And in each subsequent year, the customer has gained greater power and, thanks to online reviews and blogs, a louder, more insistent voice.


Companies do not need to implement elaborate or state-of-the art customer review processes. And they don’t even need programs to encourage customer input in all business areas, including co-creation of product or policy development.

What’s more, retailers don’t necessarily have to monitor blogs and social media, even though that’s a good idea. Asking for customer input can be relatively low tech. But when you ask customers for their help or solicit their ideas, you need to act on their input or risk alienating them.

In other words, when you think enough about the customer, you ask their opinion first. You do not make assumptions about what they want. Following this advice is sometimes difficult, especially when retailers need to make systemic or procedural changes in business operations.

But if companies value customers as partners — not as assets — such decisions override the short-term difficulties and costs and look instead to long-term customer satisfaction, loyalty, and a delayed payoff.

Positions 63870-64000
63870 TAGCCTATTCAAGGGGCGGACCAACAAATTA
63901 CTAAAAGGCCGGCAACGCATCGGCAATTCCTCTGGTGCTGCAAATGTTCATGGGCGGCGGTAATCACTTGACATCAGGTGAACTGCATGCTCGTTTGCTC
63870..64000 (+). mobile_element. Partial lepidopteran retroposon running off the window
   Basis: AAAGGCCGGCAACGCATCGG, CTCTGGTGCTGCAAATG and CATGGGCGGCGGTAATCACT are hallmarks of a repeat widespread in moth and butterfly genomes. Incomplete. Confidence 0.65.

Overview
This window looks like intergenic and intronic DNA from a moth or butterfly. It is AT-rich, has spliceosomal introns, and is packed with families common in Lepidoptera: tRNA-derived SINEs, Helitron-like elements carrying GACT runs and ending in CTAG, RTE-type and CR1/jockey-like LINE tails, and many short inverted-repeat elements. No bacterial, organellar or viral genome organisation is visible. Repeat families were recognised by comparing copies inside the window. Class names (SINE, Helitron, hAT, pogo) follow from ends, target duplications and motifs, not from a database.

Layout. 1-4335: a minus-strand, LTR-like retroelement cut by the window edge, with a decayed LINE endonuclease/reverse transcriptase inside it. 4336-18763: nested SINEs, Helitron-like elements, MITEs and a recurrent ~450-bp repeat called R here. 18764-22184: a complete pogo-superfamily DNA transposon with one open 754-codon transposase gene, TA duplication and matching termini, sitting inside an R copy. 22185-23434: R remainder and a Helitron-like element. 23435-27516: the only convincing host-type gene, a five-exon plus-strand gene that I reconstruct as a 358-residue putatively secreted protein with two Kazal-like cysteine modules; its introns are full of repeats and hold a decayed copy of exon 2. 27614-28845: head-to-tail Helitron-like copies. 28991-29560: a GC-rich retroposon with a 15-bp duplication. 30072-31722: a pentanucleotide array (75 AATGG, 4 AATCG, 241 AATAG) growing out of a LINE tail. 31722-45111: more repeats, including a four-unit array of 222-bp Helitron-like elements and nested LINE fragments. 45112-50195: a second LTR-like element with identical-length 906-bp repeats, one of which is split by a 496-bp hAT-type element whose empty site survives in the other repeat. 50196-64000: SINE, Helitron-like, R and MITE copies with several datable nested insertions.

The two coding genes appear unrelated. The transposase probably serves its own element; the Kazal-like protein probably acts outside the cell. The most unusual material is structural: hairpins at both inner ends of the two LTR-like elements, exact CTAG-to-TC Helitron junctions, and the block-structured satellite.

Although it’s ancient history now, here’s a business case taken from the early ’90’s at Bloomingdale’s. The lessons of this case still apply because procedures around point of sale (POS), whether at a Website’s shopping cart, in catalog phone sales, or at the cashier site — any POS customer touch point — still predominate.

Bloomingdale’s decided to open a store in the Mall of America in Minneapolis, where there were already many holders of the Bloomingdale’s proprietary card and several thousand other customers whom the credit department had prequalified. As part of prestore opening plans, Bloomie’s conducted focus groups with a sampling of the new card holders.

It discovered some unexpected customer attitudes that would require a major replanning of the personal-check POS approval process. Even though these customers held cards, they said that they planned to write checks. Why? Because they considered credit — even if it were paid in full at the close of the billing cycle — to be debt and therefore unacceptable.

The store operations planners determined that check writing at POS would cause long delays. First, long lines would result while cashiers explained the check approval process.

Then there would be longer check approval lines at customer service where checks were approved, plus the possible loss of the customers due to inconvenience or the prospect of another line back at the original POS after check approval. To expedite the process at this store, Bloomie’s revised the check-writing policy and the cashiers’ training.